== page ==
Different denominations can have the unity and the love that Paul talks about even though they do not agree on all secondary doctrines. They can have this unity and love because they agree on the essentials. The argument that is usually made by those against denominations is that they cannot have true unity unless they agree on everything. But if that is true, it logically follows that the arguer cannot have unity with them either because they do not believe exactly the same thing. Now if they argue that they can have unity with someone who does not believe exactly like them, then all we have to ask is, then why can’t denominations?
Finally, what the arguer in these discussions usually neglects is the nature of truth, because many times the arguer will have some idea that unity is more important than truth, which is itself is a “truth” which they are using to separate themselves from others believers. Instead of arguing that all denominations are wrong, simply because they have nominal affiliations or distinctives that set them apart, the real discussion should be about which one lines up closest with the Word of God.
In conclusion, the idea of denominations is not inherently sinful. If it is always wrong to have associations or some kind of particular doctrinal distinctives, then everyone is wrong because even refusing to hold to a particular doctrinal distinctive is itself a particular doctrinal distinctive.
Recently, it has been asserted that I am living too much “under the Law.” But the assertion does not cease there. Pitted against me living too much “under the Law” was the presumption that I was not living enough “in the Holy Spirit.” Now all of this was, to be honest, confounding and news to me. How one who does not know me could, with any intellectual honesty whatsoever, impute such sentiments to my state of being left me with only two logical possibilities.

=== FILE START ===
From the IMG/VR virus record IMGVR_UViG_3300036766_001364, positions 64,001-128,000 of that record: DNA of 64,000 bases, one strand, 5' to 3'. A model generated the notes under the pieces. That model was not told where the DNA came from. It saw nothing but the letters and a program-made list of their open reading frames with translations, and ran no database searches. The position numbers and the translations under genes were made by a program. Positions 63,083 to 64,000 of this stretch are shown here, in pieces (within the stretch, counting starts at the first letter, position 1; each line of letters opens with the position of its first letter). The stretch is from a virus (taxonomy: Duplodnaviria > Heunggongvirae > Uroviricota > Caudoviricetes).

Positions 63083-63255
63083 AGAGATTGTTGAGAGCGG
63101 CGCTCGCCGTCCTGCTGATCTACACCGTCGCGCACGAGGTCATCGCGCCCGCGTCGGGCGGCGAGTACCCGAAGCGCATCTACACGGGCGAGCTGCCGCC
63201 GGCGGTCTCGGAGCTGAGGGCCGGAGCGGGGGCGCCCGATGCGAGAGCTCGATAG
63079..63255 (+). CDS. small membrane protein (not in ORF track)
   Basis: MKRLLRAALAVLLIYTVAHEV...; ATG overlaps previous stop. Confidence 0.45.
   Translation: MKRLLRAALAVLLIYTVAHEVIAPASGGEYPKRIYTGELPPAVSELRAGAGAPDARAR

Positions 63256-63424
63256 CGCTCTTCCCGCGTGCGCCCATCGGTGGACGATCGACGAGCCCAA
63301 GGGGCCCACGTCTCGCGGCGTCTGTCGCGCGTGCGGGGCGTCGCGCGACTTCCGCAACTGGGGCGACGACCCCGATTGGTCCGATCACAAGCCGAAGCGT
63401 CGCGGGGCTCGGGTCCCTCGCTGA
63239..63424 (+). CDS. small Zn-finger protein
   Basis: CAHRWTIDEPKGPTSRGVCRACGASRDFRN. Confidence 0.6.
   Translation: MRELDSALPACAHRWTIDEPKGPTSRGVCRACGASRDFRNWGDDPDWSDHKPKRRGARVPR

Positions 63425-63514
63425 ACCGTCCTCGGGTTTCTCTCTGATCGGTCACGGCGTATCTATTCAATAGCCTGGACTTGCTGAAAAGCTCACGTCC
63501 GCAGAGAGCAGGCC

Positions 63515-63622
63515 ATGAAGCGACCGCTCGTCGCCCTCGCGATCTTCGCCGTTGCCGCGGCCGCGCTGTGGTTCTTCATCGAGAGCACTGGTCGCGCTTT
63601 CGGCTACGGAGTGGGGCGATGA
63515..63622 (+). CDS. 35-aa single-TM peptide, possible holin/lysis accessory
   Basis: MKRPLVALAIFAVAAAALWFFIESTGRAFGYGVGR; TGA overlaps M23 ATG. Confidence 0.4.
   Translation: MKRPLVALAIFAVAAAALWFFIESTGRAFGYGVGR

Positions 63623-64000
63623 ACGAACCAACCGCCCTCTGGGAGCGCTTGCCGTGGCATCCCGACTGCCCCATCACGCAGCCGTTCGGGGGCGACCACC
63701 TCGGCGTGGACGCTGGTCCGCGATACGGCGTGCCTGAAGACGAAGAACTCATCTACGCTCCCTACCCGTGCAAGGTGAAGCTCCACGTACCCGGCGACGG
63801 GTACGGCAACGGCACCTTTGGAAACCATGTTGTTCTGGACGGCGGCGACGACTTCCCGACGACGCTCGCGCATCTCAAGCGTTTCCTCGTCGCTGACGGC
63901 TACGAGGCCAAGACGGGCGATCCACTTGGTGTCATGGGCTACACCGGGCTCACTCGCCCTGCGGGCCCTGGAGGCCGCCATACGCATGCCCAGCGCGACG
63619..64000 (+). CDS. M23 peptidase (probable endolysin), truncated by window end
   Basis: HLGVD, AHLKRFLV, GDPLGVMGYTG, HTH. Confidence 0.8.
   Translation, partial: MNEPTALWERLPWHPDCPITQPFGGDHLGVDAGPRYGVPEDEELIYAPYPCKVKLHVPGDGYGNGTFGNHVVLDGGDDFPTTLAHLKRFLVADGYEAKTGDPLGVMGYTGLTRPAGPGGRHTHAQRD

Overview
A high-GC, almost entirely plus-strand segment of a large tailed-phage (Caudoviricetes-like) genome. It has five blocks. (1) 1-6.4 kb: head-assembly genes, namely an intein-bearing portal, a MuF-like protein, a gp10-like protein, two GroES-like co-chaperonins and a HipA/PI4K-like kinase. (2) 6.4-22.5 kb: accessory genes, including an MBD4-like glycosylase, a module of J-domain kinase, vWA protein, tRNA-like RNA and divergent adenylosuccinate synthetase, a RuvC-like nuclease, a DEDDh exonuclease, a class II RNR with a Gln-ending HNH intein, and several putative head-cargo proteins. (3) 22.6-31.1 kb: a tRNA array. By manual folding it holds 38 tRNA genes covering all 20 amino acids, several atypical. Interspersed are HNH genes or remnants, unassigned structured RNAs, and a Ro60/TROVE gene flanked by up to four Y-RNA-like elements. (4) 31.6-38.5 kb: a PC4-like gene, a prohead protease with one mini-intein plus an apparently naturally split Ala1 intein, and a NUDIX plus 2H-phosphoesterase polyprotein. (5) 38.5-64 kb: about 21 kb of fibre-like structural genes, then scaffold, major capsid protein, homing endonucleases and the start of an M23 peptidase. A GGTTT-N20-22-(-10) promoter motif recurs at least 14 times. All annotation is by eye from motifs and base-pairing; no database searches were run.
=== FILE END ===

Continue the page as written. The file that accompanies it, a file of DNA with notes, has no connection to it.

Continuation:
1. Said person has obviously not taken the time to read even just a small portion of my blog entries of substance, thus appreciating the greater context in which I discuss God’s Law.
2. Said person has textual evidence from my own hand (keyboard) by which he could expose and indict me, proving such allegations to be, in fact, true.
Since no evidence was laid forth, I suppose I will opt for the first. It is apparent that whilst I have put many an emphases in my blog concerning God’s Law, portions in which I have discussed the work of the Holy Spirit in regeneration, the Gospel of Grace’s saving power, et al have been selectively passed over. However, before addressing the neglect of my accuser in considering the exhaustive context of my writings, let us briefly examine a role/some roles in which God’s Law ought to act in the life of a believer. I feel this is necessary because I believe that said person’s allegations stem from a misunderstanding of what it means to be “under the Law.” Respectfully, though I believe his intentions positive, I fear he has fallen prey to the idea that those of us who are under grace can only be out from “under the Law” by casting it aside. Such a belief is unfounded in Scripture and, I believe, a revolt against God’s provision of goodness He has given us in the Law.
First, what does God’s Word say about God’s Law? Many things. My personal favorite follows thus from Psalm 19:
7 The law of the Lord is perfect, reviving the soul; the testimony of the Lord is sure, making wise the simple;
8 the precepts of the Lord are right, rejoicing the heart; the commandment of the Lord is pure, enlightening the eyes;
9 the fear of the Lord is clean, enduring forever; the rules of the Lord are true, and righteous altogether.
10 More to be desired are they than gold, even much fine gold;sweeter also than honey and drippings of the honeycomb.
11 Moreover, by them is your servant warned; in keeping them there is great reward.
I am certain that Biblical Christians would all agree that we can trust Scripture, no? Not only can we trust in Scripture, we can love and obey it wholeheartedly, without fear of it leading us astray. Thus, it follows we can also believe in and trust what the Psalmist says here. Let us consider a few of the Psalmist’s descriptors of the Law.